They're fun to watch and listen to, but you wouldn't wanna have to feed 'em. With from 18 to 24 mouths to feed on any given occasion, it's no wonder they call themselves the Hungry March Band.
With the off-the-cuff free range enthusiasm of Too Many Zoos fleshed out with more brass and percussion and more conventional arrangements, the New York City-based collective dabbles in most every form of music on the planet. Together since '97, the group's original compositions have lit briefly on Afrobeat, punk, funk, dub, Ska, free jazz, and meringue, to name a few tour stops along the band's journey to wherever it is they're headed in the moment.
Their fifth release is more astral projection, un-amplified bombast with a bigfoot beat buoyed by seven percussionists along with six saxes, four trumpets, three trombones, and two sousaphones. As usual, their output is a blender full of genres set on puree.
“Shimmy” feels like Sun-Ra infiltrating the Dirty Dozen on a psychedelic strut through a funky, brass-wrapped galaxy, the drums run through a Leslie at one point to intensify the rush.
Even when the band names the category they're about to attack, they can't stay straight. “Eclipso Calypso” is sashaying along Caribbeanly till the trumpet solo, which sounds more mariachi than calypso. The melody manages to stay more or less in the sunshine, but various soloists pull it into several degrees of shade during the parade, ending in a New Orleans funeral band dirge.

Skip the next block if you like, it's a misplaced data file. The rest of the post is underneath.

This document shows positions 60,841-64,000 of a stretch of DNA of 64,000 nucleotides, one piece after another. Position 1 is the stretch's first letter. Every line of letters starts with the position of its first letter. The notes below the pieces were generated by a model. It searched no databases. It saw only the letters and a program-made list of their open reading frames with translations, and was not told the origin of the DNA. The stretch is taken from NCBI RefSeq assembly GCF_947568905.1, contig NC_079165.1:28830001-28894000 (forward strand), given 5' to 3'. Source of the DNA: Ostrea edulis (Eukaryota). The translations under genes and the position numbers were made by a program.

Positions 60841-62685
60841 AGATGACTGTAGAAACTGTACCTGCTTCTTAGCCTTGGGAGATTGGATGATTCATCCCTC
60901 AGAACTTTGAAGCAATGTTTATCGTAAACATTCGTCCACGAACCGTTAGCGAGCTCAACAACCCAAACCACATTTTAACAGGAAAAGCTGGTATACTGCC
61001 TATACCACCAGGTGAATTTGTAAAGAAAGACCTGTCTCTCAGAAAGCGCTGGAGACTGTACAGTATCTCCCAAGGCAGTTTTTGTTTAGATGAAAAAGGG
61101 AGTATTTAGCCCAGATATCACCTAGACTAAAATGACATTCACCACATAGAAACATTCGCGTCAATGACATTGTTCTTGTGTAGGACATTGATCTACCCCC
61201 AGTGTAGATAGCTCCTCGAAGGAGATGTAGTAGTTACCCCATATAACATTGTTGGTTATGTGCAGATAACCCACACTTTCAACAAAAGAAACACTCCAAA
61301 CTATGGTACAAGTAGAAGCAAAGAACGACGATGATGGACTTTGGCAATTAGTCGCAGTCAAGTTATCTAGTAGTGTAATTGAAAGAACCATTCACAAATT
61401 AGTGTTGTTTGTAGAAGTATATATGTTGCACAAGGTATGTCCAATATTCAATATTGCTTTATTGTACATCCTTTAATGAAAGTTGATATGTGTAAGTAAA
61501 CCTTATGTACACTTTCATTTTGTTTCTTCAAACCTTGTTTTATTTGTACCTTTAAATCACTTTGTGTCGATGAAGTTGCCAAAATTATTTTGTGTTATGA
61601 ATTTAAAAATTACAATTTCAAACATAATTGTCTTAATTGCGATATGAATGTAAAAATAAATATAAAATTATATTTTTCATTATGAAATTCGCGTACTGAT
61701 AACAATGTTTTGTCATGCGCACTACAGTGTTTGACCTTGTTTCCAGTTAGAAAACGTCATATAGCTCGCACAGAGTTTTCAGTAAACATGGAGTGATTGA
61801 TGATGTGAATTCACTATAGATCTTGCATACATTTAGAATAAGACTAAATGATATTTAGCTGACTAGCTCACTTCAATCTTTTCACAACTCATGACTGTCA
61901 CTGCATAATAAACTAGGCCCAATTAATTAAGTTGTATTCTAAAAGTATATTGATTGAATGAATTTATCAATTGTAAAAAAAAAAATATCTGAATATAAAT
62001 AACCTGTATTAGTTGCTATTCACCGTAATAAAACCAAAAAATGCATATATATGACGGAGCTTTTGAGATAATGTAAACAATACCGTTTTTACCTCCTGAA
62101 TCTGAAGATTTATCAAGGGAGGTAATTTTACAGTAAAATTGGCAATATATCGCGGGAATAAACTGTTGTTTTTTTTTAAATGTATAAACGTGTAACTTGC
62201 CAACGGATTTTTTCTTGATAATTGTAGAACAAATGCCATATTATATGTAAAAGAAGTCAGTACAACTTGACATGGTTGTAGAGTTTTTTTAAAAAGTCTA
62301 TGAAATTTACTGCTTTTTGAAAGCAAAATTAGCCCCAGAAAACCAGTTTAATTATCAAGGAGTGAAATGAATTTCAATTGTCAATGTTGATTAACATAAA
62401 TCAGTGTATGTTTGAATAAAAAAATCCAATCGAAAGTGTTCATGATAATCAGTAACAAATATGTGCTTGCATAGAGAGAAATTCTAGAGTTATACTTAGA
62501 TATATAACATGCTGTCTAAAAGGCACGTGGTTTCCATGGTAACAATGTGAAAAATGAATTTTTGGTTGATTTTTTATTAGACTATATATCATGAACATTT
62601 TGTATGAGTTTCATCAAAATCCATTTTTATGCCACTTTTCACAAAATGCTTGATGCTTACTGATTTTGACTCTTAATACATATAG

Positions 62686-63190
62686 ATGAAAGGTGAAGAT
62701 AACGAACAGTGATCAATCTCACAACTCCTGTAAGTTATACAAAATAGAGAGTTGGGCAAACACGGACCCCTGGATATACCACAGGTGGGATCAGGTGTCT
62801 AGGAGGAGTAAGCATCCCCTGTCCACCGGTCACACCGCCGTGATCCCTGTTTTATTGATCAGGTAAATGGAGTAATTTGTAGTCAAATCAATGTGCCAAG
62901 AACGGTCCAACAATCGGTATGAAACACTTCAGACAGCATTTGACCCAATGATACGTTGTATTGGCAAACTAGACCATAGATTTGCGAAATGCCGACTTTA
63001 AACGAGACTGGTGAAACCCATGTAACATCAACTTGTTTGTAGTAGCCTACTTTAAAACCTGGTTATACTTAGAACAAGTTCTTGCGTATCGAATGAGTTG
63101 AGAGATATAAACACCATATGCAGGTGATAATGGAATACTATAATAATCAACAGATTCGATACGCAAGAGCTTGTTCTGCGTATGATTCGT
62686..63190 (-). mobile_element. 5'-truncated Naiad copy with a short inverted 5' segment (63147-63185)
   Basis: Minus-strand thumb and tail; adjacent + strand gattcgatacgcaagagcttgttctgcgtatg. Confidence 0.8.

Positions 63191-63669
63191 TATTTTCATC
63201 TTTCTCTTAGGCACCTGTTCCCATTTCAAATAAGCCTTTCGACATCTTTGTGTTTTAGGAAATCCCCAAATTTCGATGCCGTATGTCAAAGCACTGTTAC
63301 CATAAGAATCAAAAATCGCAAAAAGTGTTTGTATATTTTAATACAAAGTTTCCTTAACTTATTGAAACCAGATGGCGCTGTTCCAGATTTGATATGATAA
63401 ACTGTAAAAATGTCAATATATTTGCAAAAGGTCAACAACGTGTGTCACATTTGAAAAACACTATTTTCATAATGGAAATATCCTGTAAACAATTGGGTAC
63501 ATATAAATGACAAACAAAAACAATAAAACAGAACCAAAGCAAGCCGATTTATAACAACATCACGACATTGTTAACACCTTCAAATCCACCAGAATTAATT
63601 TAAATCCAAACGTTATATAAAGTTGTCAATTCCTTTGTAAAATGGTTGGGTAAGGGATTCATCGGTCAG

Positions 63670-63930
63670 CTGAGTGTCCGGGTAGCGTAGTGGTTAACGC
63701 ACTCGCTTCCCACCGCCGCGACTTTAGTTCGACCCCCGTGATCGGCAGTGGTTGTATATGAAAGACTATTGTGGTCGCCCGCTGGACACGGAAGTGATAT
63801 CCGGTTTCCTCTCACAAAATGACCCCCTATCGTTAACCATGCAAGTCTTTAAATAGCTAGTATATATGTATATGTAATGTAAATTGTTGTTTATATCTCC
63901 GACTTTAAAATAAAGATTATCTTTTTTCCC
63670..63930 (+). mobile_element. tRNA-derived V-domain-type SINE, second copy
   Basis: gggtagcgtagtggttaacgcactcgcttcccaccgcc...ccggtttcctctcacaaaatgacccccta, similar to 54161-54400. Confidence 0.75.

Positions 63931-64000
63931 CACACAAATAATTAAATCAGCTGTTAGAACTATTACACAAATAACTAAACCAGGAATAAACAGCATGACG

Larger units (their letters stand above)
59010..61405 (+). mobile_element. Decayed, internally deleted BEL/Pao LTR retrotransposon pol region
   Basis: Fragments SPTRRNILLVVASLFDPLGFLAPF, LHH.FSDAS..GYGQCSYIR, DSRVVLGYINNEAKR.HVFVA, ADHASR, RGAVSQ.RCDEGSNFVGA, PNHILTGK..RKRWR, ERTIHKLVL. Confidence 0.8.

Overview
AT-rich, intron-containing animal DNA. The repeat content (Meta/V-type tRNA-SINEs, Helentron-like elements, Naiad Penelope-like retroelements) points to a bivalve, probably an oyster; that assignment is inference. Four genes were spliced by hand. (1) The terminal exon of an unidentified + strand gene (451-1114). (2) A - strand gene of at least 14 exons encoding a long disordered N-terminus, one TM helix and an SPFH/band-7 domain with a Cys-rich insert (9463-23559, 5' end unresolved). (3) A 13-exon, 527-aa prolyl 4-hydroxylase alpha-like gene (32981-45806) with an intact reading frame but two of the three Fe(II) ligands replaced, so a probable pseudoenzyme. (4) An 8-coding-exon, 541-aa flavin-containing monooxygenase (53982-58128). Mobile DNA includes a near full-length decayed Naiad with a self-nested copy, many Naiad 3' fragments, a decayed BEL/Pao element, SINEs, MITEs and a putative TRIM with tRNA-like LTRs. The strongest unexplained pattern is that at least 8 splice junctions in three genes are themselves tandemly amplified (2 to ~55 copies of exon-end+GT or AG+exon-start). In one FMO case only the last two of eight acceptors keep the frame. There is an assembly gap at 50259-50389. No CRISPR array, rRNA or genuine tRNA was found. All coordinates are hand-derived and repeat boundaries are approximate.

“Swirling Spaceman” slithers along galactically for a few bars before dropping into a dub lope. But once again the band can't stay straight, periodically breaking out into a big band gallop before the ganja kicks back in and they return to a more laid back mellowness.
First wave ska gets a punky, bouncy shout-out on “Whichawhicha,” Jason Candler's bari and Jennifer Harder's trumpet leading the pogo parade for a pulse-pounding workout.
“Running Through the Sadness” hurtles along at warp speed, meth-fueled merengue kicked off by a Coletrane-on-acid impersonation by Tove Langhof, followed by John Waters diggin' up Diz for some stratospheric squeals before the rest of the band falls in and runs for the finish line.
It's hard to pin down, but a hell of lot of fun to rassle with if you don't mind collecting a few bruises along the way.